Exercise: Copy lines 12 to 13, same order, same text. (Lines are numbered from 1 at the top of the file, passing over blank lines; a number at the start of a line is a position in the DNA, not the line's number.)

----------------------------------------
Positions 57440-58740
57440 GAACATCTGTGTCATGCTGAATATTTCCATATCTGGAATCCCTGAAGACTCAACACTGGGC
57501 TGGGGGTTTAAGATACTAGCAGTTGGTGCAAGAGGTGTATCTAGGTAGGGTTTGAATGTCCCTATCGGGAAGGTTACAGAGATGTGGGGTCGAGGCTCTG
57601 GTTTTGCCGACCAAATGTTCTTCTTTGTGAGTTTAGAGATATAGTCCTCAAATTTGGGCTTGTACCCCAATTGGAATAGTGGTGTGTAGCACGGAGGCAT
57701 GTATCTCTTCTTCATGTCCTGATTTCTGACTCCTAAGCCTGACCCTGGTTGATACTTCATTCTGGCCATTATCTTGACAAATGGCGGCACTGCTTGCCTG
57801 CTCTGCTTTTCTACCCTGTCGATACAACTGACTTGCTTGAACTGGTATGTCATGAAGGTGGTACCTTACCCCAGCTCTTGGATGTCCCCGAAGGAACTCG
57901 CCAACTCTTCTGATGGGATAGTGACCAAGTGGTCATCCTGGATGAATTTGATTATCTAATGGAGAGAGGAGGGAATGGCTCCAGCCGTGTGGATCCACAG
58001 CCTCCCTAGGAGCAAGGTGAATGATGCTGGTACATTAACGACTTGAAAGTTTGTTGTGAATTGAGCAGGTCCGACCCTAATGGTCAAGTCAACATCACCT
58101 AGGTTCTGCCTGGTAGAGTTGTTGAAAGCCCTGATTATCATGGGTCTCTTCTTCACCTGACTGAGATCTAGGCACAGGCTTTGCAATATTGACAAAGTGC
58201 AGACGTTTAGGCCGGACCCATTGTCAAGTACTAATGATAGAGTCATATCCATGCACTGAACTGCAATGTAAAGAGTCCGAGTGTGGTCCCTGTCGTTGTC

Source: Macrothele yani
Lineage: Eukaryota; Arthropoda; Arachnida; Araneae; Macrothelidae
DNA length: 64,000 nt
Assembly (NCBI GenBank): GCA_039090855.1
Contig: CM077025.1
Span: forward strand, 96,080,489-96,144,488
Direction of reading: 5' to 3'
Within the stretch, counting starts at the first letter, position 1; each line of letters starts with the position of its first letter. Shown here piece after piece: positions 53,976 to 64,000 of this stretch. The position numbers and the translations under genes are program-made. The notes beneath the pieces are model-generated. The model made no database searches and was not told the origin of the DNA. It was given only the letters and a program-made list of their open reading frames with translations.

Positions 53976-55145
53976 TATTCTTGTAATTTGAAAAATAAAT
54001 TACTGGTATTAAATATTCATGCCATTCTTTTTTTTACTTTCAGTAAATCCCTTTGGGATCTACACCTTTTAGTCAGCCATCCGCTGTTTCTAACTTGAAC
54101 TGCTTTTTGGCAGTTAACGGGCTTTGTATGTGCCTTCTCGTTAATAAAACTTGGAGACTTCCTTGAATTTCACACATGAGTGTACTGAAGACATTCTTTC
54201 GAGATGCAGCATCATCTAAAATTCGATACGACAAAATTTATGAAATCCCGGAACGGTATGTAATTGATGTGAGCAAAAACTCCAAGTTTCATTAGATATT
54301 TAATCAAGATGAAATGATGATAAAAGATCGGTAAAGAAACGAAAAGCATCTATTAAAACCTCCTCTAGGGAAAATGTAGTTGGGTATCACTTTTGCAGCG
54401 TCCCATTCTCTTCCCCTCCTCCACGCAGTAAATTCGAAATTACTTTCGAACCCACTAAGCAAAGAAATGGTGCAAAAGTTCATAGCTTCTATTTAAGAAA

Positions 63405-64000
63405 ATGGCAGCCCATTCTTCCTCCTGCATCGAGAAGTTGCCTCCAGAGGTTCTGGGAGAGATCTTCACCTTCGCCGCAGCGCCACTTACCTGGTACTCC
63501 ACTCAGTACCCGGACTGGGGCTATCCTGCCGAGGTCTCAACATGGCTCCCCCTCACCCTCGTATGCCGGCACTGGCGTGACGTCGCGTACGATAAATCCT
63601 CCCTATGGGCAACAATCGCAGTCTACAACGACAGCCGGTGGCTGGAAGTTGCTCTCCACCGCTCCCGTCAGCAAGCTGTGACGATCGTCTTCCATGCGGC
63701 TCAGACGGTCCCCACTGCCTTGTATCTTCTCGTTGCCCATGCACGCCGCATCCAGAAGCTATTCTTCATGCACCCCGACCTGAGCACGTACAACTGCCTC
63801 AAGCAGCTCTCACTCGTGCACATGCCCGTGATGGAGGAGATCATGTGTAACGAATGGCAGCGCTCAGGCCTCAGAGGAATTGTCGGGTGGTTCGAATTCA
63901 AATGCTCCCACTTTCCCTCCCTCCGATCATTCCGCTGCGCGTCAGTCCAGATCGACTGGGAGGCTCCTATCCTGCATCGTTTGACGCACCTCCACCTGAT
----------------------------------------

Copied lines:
Lineage: Eukaryota; Arthropoda; Arachnida; Araneae; Macrothelidae
DNA length: 64,000 nt